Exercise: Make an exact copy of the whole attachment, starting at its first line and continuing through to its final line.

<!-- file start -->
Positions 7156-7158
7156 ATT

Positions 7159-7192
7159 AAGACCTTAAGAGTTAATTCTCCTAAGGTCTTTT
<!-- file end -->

Positions 7156-7158
7156 ATT

Positions 7159-7192
7159 AAGACCTTAAGAGTTAATTCTCCTAAGGTCTTTT